The Elder Scrolls V: Skyrim - Dragonborn Review
- Posted February 28th, 2013 at 18:28 EDT by Adam Dolge
- 6 Comments
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With its large new map, unique dungeons, and captivating story and side quests, Skyrim's Dragonborn feels far more like a complete expansion than basic add-on content. Familiar issues persist, and riding dragons isn't all that cool, but it's certainly great to play more Skyrim.
- Large and interesting map to explore
- Unique dungeons and worthwhile main quest line
- Tons of new sidequests and NPCs
- Riding dragons is a letdown
- Main quest is rushed
- Familiar long load times, grainy graphics
Just like the divide between the Imperials and Stormcloaks, people are torn when it comes to The Elder Scrolls V: Skyrim. Most of us became enthralled the first time that dragon filled the sky as our head's lay on the executioner's chopping block. We stayed glued to our controllers after hundreds of hours exploring the vast and snowy landscape, completing what felt like thousands of quests, and slaying an endless supply of dragons. We were lucky enough to work through some potentially game-ending glitches and bugs while living the life of a Dragonborn.
Then there are those who hold a grudge against Bethesda for releasing a flawed game on the PlayStation 3 and failing to properly fix the problem in a timely manner. Both groups have their rationale and as I side with the former, I ask that you try to put aside your frustration and anger with Bethesda. Try and forget those long months without a proper fix for the horrible glitches in many PS3 versions of Skyrim. Don't mind the fact we've waited patiently for a successful fix and even longer for the new content our Xbox 360 friends were enjoying over the last several months. It seems Bethesda has fixed the major issues for PS3 gamers (so far) and now that the three downloadable content add-ons are all available on PS3, we can once again pleasantly waste our lives in a fantasy world.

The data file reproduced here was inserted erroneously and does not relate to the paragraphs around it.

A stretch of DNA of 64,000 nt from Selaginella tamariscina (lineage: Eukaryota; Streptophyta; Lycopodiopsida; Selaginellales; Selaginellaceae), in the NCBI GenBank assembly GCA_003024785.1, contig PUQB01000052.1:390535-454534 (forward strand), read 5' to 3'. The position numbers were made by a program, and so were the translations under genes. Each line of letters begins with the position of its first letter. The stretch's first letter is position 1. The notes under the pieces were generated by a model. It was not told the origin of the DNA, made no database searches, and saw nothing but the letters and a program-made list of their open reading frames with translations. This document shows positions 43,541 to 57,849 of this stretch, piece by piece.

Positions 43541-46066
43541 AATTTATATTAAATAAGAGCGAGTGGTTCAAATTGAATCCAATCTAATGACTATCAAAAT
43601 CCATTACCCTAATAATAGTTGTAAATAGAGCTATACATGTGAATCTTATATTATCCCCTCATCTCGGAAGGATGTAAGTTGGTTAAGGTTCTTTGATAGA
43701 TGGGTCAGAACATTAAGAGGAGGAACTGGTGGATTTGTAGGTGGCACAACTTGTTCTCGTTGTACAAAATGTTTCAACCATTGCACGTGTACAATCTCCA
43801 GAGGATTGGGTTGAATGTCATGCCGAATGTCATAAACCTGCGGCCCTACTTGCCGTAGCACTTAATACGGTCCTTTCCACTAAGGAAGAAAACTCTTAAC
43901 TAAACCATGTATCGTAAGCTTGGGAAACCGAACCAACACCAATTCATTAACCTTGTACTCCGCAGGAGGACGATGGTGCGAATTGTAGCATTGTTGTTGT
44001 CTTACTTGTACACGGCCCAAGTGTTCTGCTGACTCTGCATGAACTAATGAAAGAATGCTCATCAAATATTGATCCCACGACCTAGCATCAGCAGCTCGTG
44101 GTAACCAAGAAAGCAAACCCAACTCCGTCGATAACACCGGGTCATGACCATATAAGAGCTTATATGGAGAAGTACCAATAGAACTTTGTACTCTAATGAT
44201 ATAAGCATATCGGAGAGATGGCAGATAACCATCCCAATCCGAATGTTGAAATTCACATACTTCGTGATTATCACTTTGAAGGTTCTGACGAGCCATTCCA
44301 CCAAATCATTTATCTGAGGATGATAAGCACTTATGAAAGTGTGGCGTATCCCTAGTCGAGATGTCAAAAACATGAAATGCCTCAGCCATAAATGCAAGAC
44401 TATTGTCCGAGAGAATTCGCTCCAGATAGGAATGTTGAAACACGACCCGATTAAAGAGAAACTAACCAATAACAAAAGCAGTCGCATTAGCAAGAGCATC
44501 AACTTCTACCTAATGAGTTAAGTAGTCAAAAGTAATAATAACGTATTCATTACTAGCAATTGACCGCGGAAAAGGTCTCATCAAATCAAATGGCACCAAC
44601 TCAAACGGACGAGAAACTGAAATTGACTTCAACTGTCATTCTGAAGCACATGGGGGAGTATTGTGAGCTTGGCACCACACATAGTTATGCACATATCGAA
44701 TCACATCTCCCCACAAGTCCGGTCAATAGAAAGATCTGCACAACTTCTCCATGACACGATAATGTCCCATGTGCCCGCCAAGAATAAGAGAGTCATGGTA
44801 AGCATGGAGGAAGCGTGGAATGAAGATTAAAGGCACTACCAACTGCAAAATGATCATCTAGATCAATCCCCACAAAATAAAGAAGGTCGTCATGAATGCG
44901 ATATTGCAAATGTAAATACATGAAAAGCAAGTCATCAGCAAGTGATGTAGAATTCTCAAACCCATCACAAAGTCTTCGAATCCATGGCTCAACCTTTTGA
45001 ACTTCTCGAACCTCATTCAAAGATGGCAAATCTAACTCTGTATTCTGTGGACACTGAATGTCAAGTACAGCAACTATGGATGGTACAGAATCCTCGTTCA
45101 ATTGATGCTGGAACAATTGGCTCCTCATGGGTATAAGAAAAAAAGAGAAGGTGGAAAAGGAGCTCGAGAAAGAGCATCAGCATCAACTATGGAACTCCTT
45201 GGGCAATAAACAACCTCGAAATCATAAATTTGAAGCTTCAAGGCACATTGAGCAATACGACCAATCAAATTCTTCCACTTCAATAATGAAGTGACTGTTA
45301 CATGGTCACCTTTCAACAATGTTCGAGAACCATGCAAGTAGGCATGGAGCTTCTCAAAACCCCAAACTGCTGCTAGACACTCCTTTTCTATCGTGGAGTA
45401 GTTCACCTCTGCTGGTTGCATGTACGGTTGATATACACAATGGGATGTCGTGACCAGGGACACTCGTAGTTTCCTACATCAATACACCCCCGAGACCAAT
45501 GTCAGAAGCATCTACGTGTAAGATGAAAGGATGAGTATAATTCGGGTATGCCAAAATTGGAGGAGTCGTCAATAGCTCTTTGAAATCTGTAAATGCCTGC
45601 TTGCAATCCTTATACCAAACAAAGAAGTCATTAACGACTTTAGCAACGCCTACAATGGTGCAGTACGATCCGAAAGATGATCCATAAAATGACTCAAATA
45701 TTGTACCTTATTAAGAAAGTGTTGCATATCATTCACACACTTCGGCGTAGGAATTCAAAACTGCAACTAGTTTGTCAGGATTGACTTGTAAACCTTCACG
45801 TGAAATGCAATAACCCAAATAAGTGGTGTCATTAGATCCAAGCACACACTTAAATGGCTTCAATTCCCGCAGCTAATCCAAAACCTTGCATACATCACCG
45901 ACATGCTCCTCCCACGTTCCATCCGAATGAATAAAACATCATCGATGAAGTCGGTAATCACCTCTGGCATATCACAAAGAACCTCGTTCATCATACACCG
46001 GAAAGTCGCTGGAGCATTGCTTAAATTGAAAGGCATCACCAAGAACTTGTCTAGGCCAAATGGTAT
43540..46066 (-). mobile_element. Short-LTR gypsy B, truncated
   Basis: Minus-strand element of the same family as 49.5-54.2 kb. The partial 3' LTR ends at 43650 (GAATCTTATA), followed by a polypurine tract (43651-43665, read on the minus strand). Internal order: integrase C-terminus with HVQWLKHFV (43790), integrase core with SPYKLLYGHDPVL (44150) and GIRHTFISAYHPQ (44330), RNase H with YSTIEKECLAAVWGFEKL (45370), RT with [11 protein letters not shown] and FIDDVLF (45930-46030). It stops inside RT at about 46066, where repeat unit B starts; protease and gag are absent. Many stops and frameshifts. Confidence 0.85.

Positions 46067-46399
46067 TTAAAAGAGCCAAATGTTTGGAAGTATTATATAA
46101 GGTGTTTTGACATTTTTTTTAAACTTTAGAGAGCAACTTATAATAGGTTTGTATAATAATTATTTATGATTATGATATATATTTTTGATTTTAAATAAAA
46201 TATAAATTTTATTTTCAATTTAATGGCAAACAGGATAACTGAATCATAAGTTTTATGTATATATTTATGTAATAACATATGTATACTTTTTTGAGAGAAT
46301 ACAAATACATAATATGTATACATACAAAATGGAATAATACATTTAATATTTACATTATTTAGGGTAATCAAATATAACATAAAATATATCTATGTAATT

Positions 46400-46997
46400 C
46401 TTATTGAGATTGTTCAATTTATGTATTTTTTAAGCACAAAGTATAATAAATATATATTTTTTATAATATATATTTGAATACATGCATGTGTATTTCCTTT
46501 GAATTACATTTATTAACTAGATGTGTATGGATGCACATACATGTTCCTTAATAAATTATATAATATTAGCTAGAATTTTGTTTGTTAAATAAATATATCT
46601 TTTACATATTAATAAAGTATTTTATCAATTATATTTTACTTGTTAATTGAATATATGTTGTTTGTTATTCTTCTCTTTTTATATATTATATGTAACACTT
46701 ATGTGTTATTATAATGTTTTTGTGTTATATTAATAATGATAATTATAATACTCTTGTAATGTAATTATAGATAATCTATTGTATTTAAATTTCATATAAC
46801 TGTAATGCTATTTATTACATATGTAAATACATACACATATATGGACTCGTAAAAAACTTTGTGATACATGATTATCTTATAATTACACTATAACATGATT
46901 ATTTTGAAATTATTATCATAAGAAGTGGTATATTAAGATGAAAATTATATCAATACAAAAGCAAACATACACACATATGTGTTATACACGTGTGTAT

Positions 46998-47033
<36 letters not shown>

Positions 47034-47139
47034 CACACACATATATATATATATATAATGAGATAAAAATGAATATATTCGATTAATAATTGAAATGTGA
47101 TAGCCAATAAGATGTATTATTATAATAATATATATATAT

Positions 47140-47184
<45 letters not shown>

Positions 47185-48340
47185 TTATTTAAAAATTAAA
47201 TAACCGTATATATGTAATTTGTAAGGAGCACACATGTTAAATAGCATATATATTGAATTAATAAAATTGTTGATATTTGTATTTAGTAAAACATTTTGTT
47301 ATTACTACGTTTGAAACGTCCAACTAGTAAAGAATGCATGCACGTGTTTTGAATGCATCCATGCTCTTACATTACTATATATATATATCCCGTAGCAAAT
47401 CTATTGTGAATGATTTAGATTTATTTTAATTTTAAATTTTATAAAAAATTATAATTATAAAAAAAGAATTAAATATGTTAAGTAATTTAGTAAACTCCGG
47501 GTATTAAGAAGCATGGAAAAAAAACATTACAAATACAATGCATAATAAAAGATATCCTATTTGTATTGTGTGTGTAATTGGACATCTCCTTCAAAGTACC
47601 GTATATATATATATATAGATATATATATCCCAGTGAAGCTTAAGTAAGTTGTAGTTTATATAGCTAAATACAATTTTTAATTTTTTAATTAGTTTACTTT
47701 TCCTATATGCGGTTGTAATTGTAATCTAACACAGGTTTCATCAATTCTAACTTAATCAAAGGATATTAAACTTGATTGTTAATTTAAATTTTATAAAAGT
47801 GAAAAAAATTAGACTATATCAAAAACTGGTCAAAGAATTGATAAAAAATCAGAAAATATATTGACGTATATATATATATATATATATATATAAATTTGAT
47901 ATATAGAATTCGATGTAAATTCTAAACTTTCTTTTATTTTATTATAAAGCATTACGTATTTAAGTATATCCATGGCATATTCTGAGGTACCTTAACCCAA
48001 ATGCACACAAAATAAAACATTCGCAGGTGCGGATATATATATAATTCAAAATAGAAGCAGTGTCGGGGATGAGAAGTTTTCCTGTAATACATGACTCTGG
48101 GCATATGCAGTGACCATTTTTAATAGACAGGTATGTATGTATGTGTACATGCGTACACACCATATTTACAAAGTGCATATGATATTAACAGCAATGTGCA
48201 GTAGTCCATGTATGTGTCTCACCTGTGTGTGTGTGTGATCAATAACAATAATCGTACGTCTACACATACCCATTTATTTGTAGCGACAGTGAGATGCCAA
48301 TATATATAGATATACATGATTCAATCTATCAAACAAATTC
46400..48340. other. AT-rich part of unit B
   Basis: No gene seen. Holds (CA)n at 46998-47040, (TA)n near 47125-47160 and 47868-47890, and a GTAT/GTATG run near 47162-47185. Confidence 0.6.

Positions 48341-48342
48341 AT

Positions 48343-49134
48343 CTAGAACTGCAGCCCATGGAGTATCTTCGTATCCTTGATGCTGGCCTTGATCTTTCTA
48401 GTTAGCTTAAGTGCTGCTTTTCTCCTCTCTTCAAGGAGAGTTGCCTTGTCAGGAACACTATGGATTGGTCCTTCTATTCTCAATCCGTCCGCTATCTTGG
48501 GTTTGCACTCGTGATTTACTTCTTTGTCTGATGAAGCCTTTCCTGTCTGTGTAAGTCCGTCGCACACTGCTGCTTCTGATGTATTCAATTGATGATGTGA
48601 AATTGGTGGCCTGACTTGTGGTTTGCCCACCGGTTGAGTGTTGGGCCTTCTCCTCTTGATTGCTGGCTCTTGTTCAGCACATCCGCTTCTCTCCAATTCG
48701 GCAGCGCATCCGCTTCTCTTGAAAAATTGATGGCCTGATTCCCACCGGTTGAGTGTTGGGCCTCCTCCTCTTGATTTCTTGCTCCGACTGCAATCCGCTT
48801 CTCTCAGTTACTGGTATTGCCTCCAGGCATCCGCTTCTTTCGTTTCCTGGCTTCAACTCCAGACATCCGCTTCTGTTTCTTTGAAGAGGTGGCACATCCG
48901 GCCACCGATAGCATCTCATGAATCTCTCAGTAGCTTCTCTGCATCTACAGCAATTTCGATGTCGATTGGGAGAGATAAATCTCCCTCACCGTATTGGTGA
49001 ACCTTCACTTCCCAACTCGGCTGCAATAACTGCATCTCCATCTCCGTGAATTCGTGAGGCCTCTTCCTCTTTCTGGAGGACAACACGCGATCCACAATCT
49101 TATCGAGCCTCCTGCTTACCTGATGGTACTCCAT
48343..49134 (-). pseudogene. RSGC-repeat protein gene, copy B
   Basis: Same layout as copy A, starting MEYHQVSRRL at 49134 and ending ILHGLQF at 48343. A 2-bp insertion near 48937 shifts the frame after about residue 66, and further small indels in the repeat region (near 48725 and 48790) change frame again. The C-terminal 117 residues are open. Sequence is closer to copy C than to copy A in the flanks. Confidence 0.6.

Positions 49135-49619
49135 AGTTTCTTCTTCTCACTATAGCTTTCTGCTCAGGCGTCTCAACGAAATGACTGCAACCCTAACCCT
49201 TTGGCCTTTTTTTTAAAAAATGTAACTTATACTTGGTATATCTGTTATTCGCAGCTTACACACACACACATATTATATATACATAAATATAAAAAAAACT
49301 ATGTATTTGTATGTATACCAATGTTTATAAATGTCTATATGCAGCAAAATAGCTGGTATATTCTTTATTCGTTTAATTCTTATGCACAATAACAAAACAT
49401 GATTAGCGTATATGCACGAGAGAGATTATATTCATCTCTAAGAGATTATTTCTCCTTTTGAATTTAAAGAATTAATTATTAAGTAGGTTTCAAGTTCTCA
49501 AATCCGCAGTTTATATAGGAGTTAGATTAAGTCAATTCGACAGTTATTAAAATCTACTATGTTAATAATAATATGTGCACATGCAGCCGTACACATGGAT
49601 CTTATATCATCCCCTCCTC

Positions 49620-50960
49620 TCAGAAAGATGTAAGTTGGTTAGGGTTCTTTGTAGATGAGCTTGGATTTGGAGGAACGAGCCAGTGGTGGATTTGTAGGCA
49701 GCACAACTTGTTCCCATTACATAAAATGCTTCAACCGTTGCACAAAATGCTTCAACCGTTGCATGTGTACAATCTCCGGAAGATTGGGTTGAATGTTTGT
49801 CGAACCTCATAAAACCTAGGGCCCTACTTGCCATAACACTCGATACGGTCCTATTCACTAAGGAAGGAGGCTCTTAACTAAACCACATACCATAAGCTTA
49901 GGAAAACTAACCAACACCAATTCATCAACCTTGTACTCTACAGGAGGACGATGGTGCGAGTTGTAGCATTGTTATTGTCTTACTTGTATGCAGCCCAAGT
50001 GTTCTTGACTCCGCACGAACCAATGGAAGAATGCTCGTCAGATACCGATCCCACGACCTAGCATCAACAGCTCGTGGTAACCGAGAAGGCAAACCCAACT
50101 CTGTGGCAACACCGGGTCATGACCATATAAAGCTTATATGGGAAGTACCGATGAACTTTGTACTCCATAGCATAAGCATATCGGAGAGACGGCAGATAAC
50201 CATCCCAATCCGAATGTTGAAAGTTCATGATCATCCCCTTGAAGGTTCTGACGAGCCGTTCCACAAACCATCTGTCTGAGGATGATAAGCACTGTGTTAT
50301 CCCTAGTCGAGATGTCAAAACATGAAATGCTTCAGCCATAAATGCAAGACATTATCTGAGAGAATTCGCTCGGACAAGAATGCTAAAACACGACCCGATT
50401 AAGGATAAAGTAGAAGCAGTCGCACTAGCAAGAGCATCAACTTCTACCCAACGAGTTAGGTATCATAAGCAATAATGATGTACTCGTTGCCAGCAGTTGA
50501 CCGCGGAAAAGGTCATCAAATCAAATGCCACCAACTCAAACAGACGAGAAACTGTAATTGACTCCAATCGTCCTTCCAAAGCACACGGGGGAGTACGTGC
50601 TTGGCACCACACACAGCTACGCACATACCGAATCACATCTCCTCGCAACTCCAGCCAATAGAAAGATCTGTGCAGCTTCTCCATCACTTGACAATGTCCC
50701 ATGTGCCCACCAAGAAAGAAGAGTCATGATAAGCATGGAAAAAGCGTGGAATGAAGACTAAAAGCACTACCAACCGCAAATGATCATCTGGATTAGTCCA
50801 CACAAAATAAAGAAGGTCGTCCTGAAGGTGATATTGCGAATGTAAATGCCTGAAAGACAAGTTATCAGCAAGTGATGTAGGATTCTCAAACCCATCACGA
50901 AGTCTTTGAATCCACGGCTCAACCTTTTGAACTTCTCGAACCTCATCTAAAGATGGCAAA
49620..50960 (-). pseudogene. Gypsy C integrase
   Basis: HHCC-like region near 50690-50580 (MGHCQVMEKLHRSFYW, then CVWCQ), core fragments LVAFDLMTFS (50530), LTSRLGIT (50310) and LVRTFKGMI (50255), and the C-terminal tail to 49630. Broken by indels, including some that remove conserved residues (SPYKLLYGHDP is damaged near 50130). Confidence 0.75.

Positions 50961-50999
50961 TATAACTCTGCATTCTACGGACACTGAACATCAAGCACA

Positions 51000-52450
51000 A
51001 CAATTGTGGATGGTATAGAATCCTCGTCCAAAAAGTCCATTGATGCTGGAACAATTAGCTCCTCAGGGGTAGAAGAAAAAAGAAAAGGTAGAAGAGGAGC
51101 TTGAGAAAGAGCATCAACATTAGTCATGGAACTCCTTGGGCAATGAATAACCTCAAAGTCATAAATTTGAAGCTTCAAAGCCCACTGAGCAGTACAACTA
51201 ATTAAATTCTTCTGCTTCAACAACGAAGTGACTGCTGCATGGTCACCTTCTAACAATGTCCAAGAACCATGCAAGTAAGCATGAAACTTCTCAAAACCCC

With the release of the Dragonborn DLC on PS3—more of an expansion than today's typical fluffy add-on content—those two divided sides have a perfect reason to come together. Everyone deserves to enjoy this terrific new content. There is a large new world to explore as we're taken away from Skyrim's arctic setting and brought to the Morrowind era's Solstheim Island. With so many new locations to uncover and dungeons to explore, you can easily spend dozens of hours revealing every crevasse of Solstheim's desolate shores, arid planes, and rocky mountains. There is an interesting story complete with a main quest series, plenty of miscellaneous and side quests, new NPCs, new enemies, even new dragon shouts. Heck, you can even ride dragons—that’s not as cool as it sounds, though.
All of this new content is great, without a doubt. But it is still tucked into the Skyrim formula. Quests generally send you into a dungeon to recover something then back to your original quest giver who instructs you to ask someone else for help. Seriously, can't you just send me to that person without running your errands? Some of Dragonborn has that standard go-get-me-that quest structure but at least a fair portion is tucked into trippy new settings.